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A driver in Wisconsin was arrested for operating under the influence (OUI) twice in the span of three hours. The situation highlights the importance of letting alcohol dissipate after being arrested, and shows how other people can be pulled into the criminal justice system in an OUI case.
The incident happened in Ashwaubenon, Wisconsin. At 4:20 am on June 4, 2017, 18-year-old Preston Bierhals caused a car accident when he lost control of his vehicle and slammed into a light pole. He was on his way back from a high school graduation party. When police came to the scene, Bierhals said he was trying to make a phone call on his cell phone when he lost control. However, the police thought that he was under the influence and gave him field sobriety tests, which he failed.
A subsequent test for blood alcohol content (BAC) found that Bierhals’ was at 0.157%. This was above the legal limit of 0.08% for adults, though Bierhals was only 18, so his legal limit was 0.00%.
After processing Bierhals for a first-offense OUI, police released him when an adult came to the station and signed a Responsibility Agreement for Bierhals. One aspect of the Agreement was that the adult signing it promised not to let Bierhals drive a vehicle for the next twelve hours.
At 7am, though, a police officer who was familiar with Bierhals’ first OUI arrest saw him driving another car. The officer pulled him over, conducted another field sobriety test, and arrested Bierhals when he failed it. A BAC test found that Bierhals was still over the legal limit, at 0.121%.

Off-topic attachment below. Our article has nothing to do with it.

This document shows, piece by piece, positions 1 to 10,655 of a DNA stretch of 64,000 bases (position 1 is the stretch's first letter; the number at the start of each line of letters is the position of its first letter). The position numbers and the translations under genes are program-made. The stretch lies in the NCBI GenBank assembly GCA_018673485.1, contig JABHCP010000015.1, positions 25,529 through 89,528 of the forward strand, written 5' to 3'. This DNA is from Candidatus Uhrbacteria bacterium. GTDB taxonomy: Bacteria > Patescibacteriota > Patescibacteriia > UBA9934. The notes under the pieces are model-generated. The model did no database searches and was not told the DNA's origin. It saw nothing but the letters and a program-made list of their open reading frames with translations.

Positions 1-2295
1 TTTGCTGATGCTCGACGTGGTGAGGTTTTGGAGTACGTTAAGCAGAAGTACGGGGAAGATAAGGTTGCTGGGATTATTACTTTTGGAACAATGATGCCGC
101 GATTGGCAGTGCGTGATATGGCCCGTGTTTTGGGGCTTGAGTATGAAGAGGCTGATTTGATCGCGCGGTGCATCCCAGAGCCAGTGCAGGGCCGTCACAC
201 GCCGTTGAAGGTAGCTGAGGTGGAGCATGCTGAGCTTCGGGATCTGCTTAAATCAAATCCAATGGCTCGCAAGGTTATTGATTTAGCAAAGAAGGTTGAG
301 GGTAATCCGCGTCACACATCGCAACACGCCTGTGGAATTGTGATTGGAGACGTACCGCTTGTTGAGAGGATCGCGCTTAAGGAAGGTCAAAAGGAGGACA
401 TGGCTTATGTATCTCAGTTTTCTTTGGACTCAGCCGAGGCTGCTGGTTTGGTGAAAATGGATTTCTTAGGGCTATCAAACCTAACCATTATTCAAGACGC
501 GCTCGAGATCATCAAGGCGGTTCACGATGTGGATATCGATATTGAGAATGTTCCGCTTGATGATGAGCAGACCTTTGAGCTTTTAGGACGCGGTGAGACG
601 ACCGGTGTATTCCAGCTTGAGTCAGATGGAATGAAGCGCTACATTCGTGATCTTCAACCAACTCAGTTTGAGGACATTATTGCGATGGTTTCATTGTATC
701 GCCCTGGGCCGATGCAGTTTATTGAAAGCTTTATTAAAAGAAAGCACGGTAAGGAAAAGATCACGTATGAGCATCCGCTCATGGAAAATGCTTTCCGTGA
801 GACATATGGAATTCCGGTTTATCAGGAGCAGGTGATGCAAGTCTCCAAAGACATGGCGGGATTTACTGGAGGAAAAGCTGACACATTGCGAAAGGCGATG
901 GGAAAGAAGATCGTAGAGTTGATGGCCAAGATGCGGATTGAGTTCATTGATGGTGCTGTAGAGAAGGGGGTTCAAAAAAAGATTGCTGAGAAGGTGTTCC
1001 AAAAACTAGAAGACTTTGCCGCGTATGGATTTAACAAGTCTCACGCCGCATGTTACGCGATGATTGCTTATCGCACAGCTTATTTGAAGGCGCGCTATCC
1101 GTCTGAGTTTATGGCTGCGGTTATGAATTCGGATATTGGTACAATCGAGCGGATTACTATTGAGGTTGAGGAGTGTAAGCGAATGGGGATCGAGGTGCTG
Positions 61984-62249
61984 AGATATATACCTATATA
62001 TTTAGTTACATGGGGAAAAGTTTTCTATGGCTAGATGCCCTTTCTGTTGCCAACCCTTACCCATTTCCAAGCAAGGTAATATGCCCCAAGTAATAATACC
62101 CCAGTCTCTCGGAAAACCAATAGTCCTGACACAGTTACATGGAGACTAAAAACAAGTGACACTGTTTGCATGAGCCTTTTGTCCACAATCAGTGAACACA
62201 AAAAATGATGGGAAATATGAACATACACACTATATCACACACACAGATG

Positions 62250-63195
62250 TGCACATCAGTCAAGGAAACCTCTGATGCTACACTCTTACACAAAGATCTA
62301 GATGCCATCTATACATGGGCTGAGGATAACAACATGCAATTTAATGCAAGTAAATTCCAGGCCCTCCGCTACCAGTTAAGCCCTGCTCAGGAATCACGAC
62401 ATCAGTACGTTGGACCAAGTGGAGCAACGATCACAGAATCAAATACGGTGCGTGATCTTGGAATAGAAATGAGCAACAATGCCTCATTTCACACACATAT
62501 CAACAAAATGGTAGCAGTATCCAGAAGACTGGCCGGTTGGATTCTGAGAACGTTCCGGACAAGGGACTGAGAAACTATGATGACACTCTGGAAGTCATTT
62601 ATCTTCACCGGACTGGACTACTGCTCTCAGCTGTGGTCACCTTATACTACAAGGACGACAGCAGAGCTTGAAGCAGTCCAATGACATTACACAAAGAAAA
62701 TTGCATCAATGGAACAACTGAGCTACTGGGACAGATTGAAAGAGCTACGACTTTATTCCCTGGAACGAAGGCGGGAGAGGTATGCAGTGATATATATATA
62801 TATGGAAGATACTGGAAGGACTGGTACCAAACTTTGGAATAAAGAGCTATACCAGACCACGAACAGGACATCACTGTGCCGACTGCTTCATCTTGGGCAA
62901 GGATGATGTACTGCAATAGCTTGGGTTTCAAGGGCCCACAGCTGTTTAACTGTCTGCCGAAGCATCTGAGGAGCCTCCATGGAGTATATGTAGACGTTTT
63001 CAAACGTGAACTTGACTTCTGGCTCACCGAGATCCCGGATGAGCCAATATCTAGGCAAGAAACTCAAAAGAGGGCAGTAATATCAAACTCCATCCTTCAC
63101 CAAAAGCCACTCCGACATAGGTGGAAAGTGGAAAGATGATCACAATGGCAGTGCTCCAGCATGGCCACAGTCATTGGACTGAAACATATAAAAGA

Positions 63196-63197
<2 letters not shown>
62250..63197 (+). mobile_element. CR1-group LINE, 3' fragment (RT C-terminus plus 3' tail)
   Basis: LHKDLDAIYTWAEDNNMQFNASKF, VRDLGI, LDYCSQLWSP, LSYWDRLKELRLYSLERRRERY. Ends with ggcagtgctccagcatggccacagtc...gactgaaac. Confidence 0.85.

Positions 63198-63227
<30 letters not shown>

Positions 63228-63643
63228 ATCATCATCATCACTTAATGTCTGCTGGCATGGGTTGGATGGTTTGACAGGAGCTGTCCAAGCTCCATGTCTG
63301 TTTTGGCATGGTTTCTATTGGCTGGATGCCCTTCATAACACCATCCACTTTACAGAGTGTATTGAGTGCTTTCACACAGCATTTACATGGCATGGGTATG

This incident highlights how important it is to remember that alcohol takes time to pass through your system and that you can still be over the legal limit hours after being arrested. Chemically, alcohol metabolizes, or “burns off,” at a rate of 0.015% per hour. This means that, while Bierhals did not have another drink after his first OUI arrest, he would’ve needed 10.5 hours to sober up enough to drive legally.
Another aspect of Bierhals’ two arrests for OUI is the other criminal charges that could follow.
The person who signed the Responsibility Agreement that let Bierhals out of jail after his first arrest could face criminal charges for obstruction of justice for taking responsibility for his actions, and then letting him off, unsupervised. Additionally, this aspect of the case could result in Bierhals being charged with bail jumping, as well.
Other charges might also be filed against the person running the graduation party that Bierhals came from. In Wisconsin, social hosts can, in some cases, be prosecuted for giving alcohol to minors.
While this incident happened in Wisconsin, the lessons learned from it can easily be applied in Maine. Being released on bail or on personal recognizance is common after an OUI arrest in Maine. Finding a lift home or giving yourself enough time to burn off the alcohol in your system and sober up after your release could prevent a second OUI arrest.
If you are facing criminal charges in Maine, the attorneys at The Maine Criminal Defense Group are here to help. Call our office to speak with
one of our team members, who will discuss your case with you and set up a consultation with one of our attorneys
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